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The views and opinions expressed in our blog series are those of the authors and are not necessarily supported by CareSearch, Flinders University and/or the Australian Government Department of Health.
There is a need for more research led by nurses working in clinical environments. In the last of our blog series for International Year of the Nurse and Midwife, Dr Caroline Phelan of Flinders University and academic at the Research Centre for Palliative Care, Death and Dying (RePadd) discuss the important role of research nurses in developing evidence, and her personal experience.
Some patients do not receive adequate pain and symptom relief at the end of life, causing distress to patients, families and healthcare professionals. It is unclear whether undertreatment of symptoms occurs, in part, because of nurses' concerns about legal and/or disciplinary repercussions if the patient dies after medication is administered. Dr Katrin Gerber, Professor Lindy Willmott, Professor Ben White, and Distinguished Professor Patsy Yates from Queensland University of Technology discuss the findings from their research and interviews with nurses from different clinical backgrounds and settings about their concerns when providing pain and symptom relief to patients near the end of life.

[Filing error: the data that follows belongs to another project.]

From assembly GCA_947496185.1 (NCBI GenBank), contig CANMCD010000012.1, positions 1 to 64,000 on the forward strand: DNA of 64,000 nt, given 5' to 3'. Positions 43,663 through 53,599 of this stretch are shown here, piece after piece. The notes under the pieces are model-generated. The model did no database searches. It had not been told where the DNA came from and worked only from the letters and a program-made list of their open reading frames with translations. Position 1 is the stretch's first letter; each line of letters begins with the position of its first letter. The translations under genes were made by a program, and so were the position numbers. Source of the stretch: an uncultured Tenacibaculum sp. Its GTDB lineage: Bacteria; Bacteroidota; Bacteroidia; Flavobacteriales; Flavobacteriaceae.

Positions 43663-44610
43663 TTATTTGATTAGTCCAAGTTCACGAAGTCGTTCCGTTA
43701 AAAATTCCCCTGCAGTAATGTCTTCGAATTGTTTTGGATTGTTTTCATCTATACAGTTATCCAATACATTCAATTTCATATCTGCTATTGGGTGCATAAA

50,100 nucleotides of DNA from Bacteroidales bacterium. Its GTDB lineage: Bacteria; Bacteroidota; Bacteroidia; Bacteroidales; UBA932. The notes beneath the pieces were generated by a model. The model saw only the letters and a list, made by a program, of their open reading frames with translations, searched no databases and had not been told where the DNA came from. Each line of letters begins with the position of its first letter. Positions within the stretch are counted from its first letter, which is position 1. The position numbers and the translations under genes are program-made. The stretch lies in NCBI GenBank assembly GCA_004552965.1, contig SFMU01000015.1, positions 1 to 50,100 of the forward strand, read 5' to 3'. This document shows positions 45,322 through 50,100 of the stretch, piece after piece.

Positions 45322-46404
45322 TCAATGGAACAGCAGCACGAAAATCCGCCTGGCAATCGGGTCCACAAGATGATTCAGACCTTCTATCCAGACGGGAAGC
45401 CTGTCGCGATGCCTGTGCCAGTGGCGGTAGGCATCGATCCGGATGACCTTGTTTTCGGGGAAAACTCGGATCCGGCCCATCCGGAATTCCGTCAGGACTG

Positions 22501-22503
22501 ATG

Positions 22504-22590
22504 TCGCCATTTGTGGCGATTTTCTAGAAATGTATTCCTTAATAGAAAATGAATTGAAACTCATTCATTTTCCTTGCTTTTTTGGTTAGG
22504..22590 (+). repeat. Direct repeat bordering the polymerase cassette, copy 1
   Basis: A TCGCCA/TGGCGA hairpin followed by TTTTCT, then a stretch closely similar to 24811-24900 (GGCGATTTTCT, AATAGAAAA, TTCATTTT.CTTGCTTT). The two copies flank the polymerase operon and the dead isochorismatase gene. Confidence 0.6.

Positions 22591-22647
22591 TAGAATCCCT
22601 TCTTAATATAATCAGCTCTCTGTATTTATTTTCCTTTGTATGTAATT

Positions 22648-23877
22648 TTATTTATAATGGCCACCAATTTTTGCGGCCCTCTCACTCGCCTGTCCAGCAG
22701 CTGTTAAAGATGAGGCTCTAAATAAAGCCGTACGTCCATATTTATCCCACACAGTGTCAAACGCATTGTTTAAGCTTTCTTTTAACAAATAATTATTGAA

palliAGED provides palliative care practice and evidence guidance for our aged care workforce. Susan Gravier and Robyn Dutschke, Research Associates from CareSearch and palliAGED, discuss the importance of psychosocial care in providing quality palliative care and how the new palliAGED pages on the topic were developed.
The last five years has seen major change in aged care policy directions and regulation. In this blog, CareSearch and palliAGED Director Professor Jennifer Tieman discusses the importance of reviewing and consolidating aged care resources to ensure currency, relevance, and ease of access, and how palliAGED responds to the varied and changing contexts in which care is provided.
Informing people with vastly different backgrounds, literacy levels and capacity, as well as roles is a challenge. This is why in the 2017-2020 project period, CareSearch and palliAGED began the Engagement Project working with specific groups (allied health, aged care and patients, carers, and families) to learn more about how they find and use health care information and what information about end of life and palliative care they need. Dr Katrina Erny-Albrecht, Senior Research Fellow for CareSearch discusses some key findings from the project and the central importance of context.